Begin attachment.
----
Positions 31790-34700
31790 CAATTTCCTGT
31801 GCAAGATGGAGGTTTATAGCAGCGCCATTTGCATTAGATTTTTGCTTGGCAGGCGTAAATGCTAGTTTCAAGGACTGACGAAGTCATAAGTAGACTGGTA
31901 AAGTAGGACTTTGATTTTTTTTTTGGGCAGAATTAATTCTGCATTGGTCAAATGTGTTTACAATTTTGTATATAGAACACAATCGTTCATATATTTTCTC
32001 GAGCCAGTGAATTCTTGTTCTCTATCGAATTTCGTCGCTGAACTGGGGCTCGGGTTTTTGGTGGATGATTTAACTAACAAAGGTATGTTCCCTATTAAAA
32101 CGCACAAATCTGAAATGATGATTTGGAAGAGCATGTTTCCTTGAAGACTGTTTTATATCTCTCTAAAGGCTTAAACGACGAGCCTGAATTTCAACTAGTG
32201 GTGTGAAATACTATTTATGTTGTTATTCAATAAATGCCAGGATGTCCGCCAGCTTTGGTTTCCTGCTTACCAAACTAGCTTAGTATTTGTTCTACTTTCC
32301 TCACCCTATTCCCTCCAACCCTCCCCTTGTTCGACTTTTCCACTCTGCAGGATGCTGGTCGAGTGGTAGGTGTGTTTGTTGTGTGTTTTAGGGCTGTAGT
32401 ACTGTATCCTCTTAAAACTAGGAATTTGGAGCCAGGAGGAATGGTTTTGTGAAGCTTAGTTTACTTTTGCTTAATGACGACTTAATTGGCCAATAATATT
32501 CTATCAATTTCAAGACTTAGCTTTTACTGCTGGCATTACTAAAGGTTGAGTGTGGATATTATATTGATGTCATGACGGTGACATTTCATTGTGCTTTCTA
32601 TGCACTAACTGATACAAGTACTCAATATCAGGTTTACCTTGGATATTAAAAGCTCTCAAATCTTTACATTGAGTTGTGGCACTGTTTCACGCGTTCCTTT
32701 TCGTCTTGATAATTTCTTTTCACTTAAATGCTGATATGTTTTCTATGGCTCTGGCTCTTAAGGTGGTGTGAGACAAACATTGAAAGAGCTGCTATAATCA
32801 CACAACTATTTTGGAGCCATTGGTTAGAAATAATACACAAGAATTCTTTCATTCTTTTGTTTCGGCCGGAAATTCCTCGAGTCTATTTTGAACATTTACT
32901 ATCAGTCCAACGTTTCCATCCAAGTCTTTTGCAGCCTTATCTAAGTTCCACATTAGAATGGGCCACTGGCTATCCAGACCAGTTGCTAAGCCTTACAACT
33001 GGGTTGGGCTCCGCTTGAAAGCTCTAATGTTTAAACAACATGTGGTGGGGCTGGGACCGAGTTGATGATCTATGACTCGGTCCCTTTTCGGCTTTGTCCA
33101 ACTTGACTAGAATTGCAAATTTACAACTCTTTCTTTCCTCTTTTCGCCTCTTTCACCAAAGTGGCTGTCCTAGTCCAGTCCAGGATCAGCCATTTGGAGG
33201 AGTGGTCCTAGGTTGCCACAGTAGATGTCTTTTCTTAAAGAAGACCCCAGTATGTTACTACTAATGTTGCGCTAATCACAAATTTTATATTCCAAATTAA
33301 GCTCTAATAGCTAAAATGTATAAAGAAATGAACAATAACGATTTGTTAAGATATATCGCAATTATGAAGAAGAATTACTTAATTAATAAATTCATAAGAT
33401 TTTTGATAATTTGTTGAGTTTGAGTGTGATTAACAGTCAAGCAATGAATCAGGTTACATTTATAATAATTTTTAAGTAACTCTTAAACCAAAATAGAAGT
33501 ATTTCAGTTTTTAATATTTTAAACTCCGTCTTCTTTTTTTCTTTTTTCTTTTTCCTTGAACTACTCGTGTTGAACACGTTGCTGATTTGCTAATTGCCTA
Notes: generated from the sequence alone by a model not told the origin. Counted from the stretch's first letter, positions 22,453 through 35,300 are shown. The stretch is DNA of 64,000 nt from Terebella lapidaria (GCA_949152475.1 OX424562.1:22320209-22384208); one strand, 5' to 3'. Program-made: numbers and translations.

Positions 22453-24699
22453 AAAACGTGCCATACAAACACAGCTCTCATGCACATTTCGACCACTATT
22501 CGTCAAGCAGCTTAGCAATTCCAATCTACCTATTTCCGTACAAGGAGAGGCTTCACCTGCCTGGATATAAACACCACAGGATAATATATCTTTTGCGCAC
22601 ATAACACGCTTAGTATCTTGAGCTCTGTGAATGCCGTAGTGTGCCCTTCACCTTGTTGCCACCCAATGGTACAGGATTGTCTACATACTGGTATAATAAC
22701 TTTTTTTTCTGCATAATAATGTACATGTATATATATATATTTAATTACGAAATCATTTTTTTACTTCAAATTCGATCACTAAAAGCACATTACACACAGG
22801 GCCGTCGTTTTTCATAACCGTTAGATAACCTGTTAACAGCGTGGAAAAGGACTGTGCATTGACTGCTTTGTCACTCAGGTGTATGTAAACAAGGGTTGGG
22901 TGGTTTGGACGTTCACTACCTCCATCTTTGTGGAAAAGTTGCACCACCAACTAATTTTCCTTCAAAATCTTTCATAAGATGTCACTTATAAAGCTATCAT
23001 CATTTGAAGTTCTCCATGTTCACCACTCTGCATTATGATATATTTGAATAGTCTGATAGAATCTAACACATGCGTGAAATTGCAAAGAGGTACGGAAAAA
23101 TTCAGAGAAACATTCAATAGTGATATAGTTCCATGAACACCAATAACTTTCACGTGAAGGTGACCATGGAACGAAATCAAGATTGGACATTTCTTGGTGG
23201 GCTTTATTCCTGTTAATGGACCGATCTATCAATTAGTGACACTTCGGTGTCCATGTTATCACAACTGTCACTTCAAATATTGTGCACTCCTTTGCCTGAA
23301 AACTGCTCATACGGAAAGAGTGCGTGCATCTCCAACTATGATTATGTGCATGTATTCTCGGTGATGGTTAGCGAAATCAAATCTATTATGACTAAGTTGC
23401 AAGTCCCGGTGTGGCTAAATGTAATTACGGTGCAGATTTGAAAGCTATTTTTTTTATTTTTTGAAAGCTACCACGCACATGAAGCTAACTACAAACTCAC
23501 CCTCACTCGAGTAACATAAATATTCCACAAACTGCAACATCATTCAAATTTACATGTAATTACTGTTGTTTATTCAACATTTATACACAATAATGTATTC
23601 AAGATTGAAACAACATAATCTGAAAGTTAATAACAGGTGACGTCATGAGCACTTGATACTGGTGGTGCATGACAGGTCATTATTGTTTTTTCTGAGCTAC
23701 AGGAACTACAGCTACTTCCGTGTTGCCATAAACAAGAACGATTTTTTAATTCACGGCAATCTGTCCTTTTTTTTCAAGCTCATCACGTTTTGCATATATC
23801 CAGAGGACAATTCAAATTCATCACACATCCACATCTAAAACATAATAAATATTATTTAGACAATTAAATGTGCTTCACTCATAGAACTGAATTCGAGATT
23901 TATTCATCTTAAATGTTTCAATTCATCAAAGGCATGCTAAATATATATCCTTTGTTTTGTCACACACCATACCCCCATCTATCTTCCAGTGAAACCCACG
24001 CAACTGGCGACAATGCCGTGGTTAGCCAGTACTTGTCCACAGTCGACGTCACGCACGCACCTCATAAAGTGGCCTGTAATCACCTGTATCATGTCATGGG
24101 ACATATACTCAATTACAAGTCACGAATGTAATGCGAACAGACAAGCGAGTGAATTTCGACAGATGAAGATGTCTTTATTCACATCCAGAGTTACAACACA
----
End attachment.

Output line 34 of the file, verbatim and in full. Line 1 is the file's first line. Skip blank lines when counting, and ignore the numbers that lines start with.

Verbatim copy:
23501 CCTCACTCGAGTAACATAAATATTCCACAAACTGCAACATCATTCAAATTTACATGTAATTACTGTTGTTTATTCAACATTTATACACAATAATGTATTC